02-04-2008, 10:47 AM
I don't think stepper motors would work, all the ones I have ever dealt with do not have very much torque. But then again, I've only played with ones pulled from old plot printers. They were big and hefty, but didn't seem to be very strong.

Honestly, I think the only thing that would even come close (and it still wouldn't come anywhere near the proposed speeds, jumping is a whole other issue) is the RX-64's
(http://www.trossenrobotics.com/robotis-dynamixel-rx-64-robot-servo.aspx)
However, for an 18 servo robot, you're looking at over 5 grand in those servos alone, way over the estimated budget.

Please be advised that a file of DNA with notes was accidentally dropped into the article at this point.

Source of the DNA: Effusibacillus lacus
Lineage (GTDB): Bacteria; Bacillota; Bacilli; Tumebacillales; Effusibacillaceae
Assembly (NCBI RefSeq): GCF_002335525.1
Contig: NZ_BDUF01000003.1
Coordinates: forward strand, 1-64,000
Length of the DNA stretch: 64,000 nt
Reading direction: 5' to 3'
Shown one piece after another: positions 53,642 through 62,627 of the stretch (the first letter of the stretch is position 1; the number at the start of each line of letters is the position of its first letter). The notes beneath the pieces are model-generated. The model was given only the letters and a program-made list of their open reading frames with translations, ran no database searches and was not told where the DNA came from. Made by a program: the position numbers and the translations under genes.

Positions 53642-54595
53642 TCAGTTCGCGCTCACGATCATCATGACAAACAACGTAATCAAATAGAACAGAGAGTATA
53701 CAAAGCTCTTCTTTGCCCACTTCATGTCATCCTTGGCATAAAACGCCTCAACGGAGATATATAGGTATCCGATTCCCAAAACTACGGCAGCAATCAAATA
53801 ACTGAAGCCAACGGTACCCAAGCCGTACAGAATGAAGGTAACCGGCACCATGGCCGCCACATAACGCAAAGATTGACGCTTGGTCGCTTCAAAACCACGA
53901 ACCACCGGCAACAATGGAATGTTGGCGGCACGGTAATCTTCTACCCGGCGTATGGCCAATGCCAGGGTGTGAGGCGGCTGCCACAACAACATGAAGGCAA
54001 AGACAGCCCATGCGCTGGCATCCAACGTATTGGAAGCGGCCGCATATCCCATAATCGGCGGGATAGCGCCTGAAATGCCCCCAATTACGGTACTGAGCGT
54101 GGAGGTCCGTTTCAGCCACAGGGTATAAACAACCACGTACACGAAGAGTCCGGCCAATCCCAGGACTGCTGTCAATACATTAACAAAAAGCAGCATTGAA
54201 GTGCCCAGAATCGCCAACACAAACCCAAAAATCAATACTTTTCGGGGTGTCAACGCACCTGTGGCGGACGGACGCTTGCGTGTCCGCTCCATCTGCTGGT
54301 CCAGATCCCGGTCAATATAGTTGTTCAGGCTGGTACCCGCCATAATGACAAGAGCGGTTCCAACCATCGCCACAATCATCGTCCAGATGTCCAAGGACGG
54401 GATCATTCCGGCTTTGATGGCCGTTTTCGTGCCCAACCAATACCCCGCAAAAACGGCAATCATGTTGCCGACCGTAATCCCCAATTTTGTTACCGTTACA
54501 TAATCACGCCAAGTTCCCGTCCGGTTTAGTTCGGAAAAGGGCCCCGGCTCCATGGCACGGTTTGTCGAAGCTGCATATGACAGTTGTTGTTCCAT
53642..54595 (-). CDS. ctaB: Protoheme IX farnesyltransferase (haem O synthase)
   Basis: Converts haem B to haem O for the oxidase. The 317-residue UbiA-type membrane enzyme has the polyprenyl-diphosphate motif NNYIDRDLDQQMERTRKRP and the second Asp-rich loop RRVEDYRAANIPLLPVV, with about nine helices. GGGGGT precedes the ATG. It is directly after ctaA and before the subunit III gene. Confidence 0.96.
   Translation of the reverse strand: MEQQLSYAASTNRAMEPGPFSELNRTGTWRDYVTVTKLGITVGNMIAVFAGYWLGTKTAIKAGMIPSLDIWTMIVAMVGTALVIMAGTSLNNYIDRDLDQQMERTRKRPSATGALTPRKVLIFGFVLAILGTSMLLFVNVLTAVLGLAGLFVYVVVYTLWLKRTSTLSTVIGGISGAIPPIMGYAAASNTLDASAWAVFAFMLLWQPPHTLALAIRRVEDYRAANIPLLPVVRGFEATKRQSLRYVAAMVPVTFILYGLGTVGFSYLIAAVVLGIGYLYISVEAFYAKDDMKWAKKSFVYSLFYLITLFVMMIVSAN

jrowe47
02-04-2008, 02:35 PM
I think the jumping would require some geared spring work... something that releases all at once, but takesa litle time to coil back up again.

Also, I ran across a 2" stroke linear actuator rated at 250 lbs. Covering 250 lbs of force in 1 second could translate into a geared widget that has a 45 pounds/in torque (250 * .9)/5in) for a single spur gear.

4 of those in the body would power the hind legs of my dreambot, and regular servos would handle the front and ankle joints. 45 lbs of torque would definitely be enough to move quickly, I would hope.

Plastic gears would definitely not handle that very well, so I'll have to look into learning how to gear things, and probably get some gears made of titanium or some other heavy duty material.(karbonite, maybe?)

Also, I have to learn how to stabilize actuators/servos so that while they move a limb, they can't be overly stressed by one.